You can debug a record's state transitions more easily by setting a property on its state manager: record.set('stateManager.enableLogging', true) – Ian Nov 17 '12 at 15:44
up vote 1 down vote accepted

The Short Answer

It is because manually triggering any event on a record's state manager is, as you put it, "undesirable." By doing so, you miss out on all of the other book keeping done by the record.

The only safe way to inject these new values from the server is with store.load(). (If you really want to know why, see below for all the gory details.) That will ensure the proper bookkeeping takes place.

Unfortunately this means it's up to you to make sure any uncommitted changes are safely stashed and re-applied after sideloading (as sideloading will replace all attributes on the record).

The Long Answer

In this case, manually marking a record as clean breaks a couple things internally: (1) the record's list of dirty factors is left intact, and (2) the record's copy of the original attributes is unchanged.

(1) Dirty factors are those properties—attributes and associations—that have changed since the last commit. The record uses this list to, among other things, decide if the record needs to transition to a dirty state. When you set a property, e.g., description, it checks its list of dirty factors to see if that property has already been modified. If it hasn't, and if the record is currently considered "clean," it transitions the record to the dirty state.

In your example, you modified the description, then manually marked the record as clean. The record, however, still thought its description was dirty, so when you went to change it a second time, it never bothered to transition to the dirty state—it thought it was already there.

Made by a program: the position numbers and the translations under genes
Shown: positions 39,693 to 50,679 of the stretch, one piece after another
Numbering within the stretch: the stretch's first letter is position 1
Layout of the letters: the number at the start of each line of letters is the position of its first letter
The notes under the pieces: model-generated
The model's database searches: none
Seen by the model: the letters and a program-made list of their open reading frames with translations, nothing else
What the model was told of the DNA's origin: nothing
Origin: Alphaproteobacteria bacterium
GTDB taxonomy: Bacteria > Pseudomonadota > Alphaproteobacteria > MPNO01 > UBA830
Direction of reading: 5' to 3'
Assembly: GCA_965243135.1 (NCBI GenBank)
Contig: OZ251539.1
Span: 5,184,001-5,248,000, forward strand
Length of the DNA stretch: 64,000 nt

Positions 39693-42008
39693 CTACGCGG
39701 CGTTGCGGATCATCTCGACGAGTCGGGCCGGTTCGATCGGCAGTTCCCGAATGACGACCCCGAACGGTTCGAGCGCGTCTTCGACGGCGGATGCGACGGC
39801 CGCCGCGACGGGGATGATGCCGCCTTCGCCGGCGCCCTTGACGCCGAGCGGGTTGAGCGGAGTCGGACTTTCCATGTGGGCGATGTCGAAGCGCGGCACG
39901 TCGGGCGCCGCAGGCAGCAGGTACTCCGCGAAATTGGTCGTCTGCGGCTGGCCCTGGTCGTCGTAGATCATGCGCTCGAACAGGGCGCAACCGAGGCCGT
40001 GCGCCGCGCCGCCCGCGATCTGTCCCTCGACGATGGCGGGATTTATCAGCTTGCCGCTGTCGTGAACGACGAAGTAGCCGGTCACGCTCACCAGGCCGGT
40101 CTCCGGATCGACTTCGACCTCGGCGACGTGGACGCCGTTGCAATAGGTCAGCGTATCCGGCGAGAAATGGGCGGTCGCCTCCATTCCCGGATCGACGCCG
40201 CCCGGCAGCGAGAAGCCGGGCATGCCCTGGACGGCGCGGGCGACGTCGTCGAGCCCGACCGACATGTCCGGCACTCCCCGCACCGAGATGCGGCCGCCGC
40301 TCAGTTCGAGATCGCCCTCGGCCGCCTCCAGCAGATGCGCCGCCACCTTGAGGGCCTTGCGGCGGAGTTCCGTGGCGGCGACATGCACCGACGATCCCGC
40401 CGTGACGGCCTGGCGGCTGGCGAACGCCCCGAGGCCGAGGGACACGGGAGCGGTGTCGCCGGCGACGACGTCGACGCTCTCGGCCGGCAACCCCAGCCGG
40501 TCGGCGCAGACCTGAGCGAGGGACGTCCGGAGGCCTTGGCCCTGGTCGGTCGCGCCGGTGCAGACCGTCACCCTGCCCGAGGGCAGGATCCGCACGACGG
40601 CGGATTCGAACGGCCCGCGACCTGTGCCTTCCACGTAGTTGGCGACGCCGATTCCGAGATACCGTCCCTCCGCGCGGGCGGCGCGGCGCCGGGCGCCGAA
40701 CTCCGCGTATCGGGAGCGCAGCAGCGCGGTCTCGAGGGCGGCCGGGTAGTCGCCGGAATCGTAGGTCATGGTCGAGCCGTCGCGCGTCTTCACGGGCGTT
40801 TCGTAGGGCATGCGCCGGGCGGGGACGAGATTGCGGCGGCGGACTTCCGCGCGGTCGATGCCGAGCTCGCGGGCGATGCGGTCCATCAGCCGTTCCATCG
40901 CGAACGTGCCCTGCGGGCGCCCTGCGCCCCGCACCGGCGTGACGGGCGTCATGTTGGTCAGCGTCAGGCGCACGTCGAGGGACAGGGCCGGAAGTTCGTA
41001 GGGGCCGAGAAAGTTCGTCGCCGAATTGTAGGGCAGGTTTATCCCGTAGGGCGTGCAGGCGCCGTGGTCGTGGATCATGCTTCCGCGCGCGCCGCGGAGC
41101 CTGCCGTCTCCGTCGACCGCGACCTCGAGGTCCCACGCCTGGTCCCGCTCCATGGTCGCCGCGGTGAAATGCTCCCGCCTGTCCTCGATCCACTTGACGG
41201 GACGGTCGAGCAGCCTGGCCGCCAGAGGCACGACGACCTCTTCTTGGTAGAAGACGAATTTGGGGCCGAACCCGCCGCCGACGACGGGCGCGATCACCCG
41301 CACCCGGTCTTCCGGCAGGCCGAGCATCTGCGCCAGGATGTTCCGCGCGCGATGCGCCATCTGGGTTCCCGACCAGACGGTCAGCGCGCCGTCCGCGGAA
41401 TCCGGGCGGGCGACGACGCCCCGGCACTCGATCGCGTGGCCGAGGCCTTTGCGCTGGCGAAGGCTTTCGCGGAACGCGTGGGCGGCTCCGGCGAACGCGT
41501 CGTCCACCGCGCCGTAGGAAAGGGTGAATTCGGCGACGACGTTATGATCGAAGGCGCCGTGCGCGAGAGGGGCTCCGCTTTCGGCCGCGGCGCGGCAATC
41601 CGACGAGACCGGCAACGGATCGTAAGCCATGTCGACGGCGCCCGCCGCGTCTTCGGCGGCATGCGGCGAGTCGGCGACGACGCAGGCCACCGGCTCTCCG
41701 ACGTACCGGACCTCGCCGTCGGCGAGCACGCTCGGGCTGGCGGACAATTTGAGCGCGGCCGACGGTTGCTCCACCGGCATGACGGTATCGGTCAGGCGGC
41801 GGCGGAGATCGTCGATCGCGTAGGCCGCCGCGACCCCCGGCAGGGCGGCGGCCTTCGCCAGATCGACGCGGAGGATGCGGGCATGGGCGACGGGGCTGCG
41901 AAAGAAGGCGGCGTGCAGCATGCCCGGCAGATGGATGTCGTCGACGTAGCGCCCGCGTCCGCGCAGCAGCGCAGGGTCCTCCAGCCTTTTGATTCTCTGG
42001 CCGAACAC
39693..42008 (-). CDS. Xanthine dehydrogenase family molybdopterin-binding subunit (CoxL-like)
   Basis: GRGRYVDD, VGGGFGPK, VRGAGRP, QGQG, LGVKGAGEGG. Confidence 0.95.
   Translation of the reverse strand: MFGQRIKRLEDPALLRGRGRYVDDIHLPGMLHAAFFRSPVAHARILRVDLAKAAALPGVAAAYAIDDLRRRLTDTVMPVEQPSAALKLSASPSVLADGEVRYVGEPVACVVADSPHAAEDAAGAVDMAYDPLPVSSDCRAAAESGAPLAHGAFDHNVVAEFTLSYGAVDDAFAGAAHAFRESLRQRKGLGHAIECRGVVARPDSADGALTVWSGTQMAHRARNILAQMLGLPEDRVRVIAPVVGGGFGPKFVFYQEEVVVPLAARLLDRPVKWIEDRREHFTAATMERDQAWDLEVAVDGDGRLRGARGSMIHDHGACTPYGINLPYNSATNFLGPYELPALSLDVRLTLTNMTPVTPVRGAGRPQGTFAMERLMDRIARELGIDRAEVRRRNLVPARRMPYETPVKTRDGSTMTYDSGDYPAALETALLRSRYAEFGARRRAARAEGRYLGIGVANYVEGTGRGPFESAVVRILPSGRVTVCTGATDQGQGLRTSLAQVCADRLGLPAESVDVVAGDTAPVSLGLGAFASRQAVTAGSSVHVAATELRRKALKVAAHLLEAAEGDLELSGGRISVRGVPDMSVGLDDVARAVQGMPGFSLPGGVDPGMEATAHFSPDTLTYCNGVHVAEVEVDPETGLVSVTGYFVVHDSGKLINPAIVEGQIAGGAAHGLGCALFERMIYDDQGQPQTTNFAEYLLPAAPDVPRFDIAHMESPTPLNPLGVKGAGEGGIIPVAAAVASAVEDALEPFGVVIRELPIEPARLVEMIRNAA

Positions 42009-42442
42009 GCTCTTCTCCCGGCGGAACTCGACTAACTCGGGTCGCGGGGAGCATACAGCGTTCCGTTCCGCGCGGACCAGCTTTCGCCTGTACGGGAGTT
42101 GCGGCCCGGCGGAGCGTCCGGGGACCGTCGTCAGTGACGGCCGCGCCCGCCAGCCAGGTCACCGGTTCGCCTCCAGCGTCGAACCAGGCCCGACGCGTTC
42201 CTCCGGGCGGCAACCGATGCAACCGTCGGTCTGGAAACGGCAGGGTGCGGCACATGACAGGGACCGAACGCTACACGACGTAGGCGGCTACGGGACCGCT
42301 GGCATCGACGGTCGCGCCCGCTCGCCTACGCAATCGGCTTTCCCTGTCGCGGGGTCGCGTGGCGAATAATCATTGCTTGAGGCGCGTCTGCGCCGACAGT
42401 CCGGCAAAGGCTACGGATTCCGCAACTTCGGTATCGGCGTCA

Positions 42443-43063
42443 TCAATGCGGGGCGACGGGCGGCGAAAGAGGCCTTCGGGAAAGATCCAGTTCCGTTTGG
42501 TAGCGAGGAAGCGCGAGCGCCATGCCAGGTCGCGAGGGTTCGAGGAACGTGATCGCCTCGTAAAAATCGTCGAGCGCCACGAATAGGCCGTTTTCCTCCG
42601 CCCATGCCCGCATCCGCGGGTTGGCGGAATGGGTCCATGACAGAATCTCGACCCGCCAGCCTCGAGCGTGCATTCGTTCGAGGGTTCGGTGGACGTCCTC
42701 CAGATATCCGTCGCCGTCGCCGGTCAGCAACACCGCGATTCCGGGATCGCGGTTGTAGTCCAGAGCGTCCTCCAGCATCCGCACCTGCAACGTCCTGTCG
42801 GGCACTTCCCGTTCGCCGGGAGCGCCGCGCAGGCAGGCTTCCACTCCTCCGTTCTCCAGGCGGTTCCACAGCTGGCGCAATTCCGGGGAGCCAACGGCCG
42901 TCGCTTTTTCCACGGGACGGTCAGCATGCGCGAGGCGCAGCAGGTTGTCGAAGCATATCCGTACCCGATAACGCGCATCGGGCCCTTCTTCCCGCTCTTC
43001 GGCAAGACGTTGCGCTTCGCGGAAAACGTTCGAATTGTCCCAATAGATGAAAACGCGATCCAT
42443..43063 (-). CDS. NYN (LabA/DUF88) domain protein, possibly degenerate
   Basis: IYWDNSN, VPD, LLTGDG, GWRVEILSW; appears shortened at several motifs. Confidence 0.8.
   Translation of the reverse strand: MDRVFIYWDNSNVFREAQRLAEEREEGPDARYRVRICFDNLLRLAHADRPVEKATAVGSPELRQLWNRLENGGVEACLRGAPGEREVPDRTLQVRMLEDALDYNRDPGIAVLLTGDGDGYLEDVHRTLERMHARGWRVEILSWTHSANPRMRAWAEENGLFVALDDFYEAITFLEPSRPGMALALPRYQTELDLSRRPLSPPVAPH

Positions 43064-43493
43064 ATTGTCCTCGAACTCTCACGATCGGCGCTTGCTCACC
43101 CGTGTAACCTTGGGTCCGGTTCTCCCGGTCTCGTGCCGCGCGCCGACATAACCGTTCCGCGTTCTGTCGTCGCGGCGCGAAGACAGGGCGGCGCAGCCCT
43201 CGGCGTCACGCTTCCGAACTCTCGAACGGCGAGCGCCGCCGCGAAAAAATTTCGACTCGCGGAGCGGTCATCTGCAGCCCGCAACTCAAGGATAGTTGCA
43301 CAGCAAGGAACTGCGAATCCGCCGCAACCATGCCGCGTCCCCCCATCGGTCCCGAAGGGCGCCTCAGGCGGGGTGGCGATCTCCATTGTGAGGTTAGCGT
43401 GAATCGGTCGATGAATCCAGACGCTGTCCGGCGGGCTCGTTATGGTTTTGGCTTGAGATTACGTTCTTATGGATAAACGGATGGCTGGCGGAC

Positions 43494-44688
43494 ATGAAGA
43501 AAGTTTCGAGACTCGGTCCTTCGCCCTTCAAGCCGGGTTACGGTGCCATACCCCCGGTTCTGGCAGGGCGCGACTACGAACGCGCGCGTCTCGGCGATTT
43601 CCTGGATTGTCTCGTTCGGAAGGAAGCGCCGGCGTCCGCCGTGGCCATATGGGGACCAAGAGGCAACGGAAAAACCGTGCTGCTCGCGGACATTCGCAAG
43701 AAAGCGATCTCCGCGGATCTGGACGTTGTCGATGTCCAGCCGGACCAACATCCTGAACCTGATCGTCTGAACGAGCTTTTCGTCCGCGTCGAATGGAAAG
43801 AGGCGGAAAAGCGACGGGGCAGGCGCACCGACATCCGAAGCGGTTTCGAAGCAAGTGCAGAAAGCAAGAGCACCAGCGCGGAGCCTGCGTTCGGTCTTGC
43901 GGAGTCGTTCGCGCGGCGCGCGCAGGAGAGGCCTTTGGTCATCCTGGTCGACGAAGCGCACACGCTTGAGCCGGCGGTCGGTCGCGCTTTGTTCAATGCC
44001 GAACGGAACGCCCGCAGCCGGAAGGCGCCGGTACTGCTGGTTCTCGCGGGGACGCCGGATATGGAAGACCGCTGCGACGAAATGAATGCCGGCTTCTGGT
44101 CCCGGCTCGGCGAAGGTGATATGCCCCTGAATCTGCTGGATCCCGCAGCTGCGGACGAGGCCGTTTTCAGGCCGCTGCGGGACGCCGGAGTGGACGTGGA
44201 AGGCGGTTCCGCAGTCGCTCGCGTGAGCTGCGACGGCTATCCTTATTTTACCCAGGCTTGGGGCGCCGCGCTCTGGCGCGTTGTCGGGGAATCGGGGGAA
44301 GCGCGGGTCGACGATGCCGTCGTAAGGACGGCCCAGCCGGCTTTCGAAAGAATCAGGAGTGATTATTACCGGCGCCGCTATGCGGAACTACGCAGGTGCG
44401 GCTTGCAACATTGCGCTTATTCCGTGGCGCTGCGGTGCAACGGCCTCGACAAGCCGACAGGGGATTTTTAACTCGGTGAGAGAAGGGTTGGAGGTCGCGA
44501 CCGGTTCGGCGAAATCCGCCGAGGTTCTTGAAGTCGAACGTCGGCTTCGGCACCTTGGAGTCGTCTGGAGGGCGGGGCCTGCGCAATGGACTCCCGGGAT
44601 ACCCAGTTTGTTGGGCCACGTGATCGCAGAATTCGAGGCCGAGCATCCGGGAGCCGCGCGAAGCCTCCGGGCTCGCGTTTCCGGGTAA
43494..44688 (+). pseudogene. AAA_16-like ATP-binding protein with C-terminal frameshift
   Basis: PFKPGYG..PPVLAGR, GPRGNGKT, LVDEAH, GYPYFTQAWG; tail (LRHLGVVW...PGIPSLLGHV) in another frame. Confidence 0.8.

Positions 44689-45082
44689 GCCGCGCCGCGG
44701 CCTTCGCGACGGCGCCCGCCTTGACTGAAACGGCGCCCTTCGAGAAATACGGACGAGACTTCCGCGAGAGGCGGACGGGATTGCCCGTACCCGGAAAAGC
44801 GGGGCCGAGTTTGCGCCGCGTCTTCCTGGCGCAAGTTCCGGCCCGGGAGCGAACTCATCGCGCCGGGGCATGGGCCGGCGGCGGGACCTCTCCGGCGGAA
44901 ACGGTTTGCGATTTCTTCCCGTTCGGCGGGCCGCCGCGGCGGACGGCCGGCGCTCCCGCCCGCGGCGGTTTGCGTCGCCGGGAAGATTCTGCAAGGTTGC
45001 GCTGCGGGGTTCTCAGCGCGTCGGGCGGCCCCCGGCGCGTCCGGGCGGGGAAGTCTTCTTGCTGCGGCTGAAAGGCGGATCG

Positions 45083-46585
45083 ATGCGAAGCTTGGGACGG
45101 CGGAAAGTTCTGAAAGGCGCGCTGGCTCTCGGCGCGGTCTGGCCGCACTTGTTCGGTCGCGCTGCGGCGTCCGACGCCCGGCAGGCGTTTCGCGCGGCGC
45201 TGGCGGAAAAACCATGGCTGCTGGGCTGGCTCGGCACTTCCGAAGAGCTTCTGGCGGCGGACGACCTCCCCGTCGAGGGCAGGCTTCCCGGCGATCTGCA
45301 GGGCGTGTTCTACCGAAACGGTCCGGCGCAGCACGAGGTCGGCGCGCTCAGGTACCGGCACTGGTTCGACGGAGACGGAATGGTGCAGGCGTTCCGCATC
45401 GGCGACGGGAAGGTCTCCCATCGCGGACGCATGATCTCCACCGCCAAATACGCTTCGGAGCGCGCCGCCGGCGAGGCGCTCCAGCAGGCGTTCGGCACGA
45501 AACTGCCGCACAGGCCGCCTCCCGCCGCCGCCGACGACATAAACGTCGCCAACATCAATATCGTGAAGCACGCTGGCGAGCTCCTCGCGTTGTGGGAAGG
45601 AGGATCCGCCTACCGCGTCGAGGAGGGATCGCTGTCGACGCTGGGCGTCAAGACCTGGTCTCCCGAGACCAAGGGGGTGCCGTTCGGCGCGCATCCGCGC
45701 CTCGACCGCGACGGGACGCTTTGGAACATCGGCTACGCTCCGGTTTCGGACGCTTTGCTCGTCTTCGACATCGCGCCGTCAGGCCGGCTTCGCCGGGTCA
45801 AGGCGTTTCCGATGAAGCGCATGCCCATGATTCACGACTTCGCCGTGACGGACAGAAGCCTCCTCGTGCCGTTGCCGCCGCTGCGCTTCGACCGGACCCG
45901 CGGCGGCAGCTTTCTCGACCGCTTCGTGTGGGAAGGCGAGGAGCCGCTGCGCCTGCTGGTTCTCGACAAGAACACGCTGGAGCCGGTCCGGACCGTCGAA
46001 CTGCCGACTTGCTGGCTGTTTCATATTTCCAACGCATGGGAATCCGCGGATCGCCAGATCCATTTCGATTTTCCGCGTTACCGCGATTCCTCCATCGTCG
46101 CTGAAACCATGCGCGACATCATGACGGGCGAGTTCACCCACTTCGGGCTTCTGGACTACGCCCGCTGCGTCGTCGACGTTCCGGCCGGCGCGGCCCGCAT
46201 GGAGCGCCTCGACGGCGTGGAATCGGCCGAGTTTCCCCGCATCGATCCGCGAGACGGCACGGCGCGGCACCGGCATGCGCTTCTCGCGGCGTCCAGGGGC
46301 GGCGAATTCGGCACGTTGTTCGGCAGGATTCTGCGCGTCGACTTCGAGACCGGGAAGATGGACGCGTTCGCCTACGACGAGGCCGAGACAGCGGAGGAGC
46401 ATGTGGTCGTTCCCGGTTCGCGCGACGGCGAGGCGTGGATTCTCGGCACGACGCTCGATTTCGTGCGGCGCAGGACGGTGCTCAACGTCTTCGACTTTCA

(2) You could technically use record.removeDirtyFactors() to flush the dirty factors and transition the record to the clean state, but even if you did, the record's copy of the original attributes would still be wrong. It would think the server had "A" when it was actually "B". If you then tried to change it back to "A" in the client and commit, the record wouldn't do anything—it would think it was already back in sync with the server.

share|improve this answer
I've tried calling removeDirtyFactors() on my banana record. Say the description of the record is "A" at first. Now, if I change it to "B", call removeDirtyFactors() on the record and commit the changes, this does indeed not result in a commit of the record. However, if I then change the description back to "A" (the previous value) and call, this doesn't result in the change being committed. Puzzling. – Kasper Tidemann Nov 18 '12 at 1:48
Dang. Turns out there's an internal cache of the attributes that is out of sync with your "cleaned" version. That is, it thinks the server-side value is still "A". That's preventing it from marking the attribute as dirty when you go from "B" to "A" again. I've updated my answer to account for this. – Ian Nov 18 '12 at 4:28